Teaching ecology with emotional intelligence

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Bestselling author and self-help guru Daniel Goleman is known worldwide for stressing the importance of emotional intelligence in developing one’s full potential.

While the term had been around for decades, Goleman’s 1995 book, “Emotional Intelligence: Why It Can Matter More Than IQ,” popularized the concept. Broadly speaking, emotional intelligence is seen by many as an ability to gauge one’s own emotions as well as the emotions of others, and to build relationships around this understanding.

Now Goleman is incorporating his environmental passions into his educational philosophy. His latest, “Ecoliterate: How Educators Are Incorporating Emotional, Social and Ecological Intelligence,” was written in partnership with the Berkeley-based Center for Ecoliteracy.

“In teaching people about ecological issues — whether it’s K-12 or in the university — there’s something that happens on an emotional level, and that’s fear and anxiety,” says co-author Lisa Bennett. “We’ve pushed nature’s systems to the brink in a lot of ways right now, so if you bring emotional intelligence to teaching about ecological issues, you can be a lot more effective.”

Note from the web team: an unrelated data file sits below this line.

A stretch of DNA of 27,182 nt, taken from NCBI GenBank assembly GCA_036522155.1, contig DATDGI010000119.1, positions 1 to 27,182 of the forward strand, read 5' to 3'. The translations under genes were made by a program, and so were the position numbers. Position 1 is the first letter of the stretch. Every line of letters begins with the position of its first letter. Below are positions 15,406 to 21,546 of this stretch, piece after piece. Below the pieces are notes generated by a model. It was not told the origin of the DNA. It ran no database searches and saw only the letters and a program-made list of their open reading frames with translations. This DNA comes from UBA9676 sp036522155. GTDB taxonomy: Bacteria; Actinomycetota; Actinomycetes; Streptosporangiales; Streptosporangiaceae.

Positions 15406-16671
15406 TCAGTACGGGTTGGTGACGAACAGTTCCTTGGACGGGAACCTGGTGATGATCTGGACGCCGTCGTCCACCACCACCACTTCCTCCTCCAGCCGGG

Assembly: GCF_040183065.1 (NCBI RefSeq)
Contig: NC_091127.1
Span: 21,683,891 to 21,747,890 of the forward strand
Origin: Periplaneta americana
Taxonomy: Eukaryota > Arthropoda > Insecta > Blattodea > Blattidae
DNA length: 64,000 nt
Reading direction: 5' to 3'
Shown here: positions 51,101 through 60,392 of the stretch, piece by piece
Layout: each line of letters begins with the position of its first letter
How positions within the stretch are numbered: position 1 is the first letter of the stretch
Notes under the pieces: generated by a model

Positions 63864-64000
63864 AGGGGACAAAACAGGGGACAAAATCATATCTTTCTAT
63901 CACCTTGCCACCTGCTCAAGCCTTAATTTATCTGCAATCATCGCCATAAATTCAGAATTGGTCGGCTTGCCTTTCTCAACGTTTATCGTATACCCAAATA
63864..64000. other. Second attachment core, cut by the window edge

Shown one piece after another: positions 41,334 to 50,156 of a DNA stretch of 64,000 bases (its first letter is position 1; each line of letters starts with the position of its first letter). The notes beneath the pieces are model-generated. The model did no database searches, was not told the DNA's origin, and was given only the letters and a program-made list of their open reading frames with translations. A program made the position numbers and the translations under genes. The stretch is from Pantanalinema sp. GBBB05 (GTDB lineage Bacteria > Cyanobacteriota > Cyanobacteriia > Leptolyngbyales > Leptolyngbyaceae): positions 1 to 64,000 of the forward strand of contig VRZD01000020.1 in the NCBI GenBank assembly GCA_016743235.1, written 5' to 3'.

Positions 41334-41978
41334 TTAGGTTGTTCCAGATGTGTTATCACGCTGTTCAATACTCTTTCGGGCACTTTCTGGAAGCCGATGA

“Ecoliterate” investigates eight cutting-edge environmental education programs, from Kentucky to Alaska, looking for effective blueprints for this new curriculum. While the book is primarily directed at K-12 teachers, the authors suggest that these programs could be easily adapted for the college level.

“In Dan Goleman’s seminal books, he showed how critical emotional and social intelligence is to allowing people to be effective,” says Bennett. “We discovered in ‘Ecoliterate’ that, actually, each form of intelligence is an extension of the other, and eco-intelligence is related to both: It boosts academic achievement, because it’s tied to emotional learning, and it develops strength, hope and resilience in students.”

Five key points

The Center for Ecoliteracy has outlined “five vital  practices” for teaching      environmental studies to   K-12 students.

1. Developing empathy for all forms of life
2. Embracing sustainability as a community practice
3. Making the invisible visible
4. Anticipating unintended consequences
5. Understanding how nature sustains life


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